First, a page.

The apparatus may comprise means for shaping the core so that the core projects from the body in order to provide a visual distinction between the core and the body. The means for shaping the core may comprise a stamp for applying a force to one end of the core. The means for shaping the core may also comprise a mould for shaping the other end of the core. The apparatus may comprise means for preventing the block from sticking to the stamp and/or mould such as means for cooling the block, or means for coating the block.

According to another aspect of the invention, there is provided an apparatus for making a lavatory cleansing block comprising means for shaping the core so that the core projects from the body.

According to yet another aspect of the invention, there is provided a method of making a lavatory cleansing block, comprising forming a body formed from a first composition, the body having at least one aperture therethrough.

Other aspects and preferred features of the invention will be apparent from the following description and the accompanying claims. The invention will be further described by way of example, with reference to the accompanying drawings of which:

FIG. 1 shows a first embodiment of a block according to the invention;

FIG. 2 shows an apparatus according to the invention in a first operative position;

FIG. 3 shows in cross-section the apparatus of FIG. 2 in a second operative position to shape a block core;

FIG. 4 shows an embodiment of a shaped block according to the invention; and

FIGS. 5a to 5f show some examples of other block shapes which may be used in embodiments of the invention.

EXAMPLE 1

A two component block was produced from the following compositions:

First Composition (wt %) Slower Dissolution (B119)

(80% active) Sodium alkyl benzene sulphate 30%
(92% active) Secondary alkane sulfonate 10%
Magnesium sulfate 10%
Dye acid blue 9-3%

Hydrophobe—pine oil—6%

Filler (sodium sulfate) to 100%

Second Composition (wt %) Faster Dissolution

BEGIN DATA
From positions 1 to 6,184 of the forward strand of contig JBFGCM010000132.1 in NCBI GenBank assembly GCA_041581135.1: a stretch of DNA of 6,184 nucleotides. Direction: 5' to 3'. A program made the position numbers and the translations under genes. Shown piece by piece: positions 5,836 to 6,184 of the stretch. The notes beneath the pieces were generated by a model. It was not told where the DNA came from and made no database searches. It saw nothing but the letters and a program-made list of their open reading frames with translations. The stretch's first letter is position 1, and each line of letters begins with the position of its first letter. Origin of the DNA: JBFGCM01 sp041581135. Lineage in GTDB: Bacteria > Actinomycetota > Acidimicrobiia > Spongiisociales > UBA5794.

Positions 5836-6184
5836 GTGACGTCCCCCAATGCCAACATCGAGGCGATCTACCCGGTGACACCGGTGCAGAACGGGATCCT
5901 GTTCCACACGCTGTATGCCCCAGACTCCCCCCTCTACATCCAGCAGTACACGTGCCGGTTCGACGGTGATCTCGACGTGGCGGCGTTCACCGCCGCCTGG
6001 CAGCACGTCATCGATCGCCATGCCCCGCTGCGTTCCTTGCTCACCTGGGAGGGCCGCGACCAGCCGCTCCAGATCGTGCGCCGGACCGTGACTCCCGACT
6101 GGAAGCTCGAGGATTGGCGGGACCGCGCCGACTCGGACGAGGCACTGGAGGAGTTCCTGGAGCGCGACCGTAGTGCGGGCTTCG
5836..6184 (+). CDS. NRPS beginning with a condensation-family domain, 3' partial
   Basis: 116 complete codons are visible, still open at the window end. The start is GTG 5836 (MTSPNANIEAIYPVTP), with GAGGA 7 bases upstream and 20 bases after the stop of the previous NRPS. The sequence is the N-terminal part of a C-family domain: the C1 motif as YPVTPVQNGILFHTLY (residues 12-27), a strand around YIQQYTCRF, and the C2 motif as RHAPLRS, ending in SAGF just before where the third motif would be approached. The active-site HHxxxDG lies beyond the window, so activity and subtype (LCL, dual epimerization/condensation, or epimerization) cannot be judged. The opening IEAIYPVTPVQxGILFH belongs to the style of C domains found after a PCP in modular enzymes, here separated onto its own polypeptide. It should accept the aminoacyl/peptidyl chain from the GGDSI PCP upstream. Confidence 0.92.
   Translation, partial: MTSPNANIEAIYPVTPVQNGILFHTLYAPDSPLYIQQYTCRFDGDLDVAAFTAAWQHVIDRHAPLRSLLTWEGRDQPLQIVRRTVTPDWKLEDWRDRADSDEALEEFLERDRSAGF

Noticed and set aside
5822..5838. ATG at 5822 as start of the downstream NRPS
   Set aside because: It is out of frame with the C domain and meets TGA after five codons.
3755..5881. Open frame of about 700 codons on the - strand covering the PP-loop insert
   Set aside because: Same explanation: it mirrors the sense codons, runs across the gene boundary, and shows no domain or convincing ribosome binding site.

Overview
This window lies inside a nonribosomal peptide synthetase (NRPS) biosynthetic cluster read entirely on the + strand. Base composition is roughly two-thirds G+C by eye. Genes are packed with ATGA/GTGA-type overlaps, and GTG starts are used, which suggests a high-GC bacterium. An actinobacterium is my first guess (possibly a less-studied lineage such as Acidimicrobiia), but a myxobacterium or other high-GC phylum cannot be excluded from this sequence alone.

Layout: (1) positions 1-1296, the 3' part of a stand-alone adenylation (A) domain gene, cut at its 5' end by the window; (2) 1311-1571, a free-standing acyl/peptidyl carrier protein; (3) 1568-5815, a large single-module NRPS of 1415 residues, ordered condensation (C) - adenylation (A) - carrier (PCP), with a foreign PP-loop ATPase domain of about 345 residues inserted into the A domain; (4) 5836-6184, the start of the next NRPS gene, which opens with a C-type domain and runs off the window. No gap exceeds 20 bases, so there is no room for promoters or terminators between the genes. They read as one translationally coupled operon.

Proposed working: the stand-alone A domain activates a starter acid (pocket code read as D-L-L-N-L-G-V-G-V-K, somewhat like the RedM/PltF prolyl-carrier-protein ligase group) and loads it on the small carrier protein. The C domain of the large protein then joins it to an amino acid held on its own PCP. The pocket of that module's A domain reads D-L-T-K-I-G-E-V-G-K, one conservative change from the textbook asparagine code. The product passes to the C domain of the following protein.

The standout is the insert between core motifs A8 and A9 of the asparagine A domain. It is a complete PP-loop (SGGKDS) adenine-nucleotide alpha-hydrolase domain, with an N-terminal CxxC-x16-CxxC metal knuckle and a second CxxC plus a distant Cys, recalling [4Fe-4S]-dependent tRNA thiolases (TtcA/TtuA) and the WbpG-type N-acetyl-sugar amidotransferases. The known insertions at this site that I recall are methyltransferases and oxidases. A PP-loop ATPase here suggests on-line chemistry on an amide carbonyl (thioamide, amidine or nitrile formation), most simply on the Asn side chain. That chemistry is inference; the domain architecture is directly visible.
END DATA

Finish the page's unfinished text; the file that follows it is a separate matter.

(80% active) Sodium ABS 7%
(92% active) Secondary alkane sulfonate 24%
Citric acid 4%
Sodium bicarbonate 5%

Perfume 5%

Filler (sodium sulphate) to 100%

The two compositions are prepared, and then co-extruded. The first composition is extruded to form a cylindrical body having a diameter of about 45 mm. The body has a circular aperture therethrough having a diameter of about 20 mm. The second composition is co-extruded with the first composition to form a cylindrical core which fills the aperture.

The cylindrical body is then cut into lengths to form blocks having a depth of about 20 mm. As shown in FIG. 1, each block 1 has an outer body 2 and a core 3.

The blocks 1 may then be coated or wrapped in a water soluble film such as polyvinylalcohol (PVA) film, and then packed in an outer packaging, such as a cardboard and plastics blister pack, for transport and on-shelf storage. In use, the wrapped block is removed from the outer packaging and dropped into the toilet cistern, i.e. used as an in-tank block.

Alternatively, the blocks 1 may be transferred to the shaping apparatus shown in FIGS. 2 and 3 for shaping before or, preferably, after wrapping with the water soluble film.

The shaping apparatus includes a cylindrical stamp 4 and a mould 5. The mould 5 includes a hemi-spherical recess 6 in its underside for shaping the core 3 of a block 1 and a vent hole 28. The stamp 4 has approximately the same diameter as the core 3, as does the open end of the recess 6.

The apparatus includes a chute 7 having a circular aperture 8 formed therein. The aperture 8 has a diameter slightly larger than the diameter of the stamp 4.

The stamp 4 is reciprocally mounted beneath the aperture 8 of the chute 7 so that it can be moved between a first position in which the upper surface of the stamp is flush with the chute 7, and a second position in which the stamp 4 projects through the aperture 8 of the chute 7.

The mould 5 is reciprocally mounted above the aperture 8 of the chute 7 so that it can be moved into contact with a block 1 which is in the stamping position. The recess 6 of the mould 5 is vertically aligned with the stamp 4.

The apparatus also includes a pusher 9 for moving a block 1 so that the core 3 is accurately positioned above the stamp 4 and below the recess 6 of the mould 5.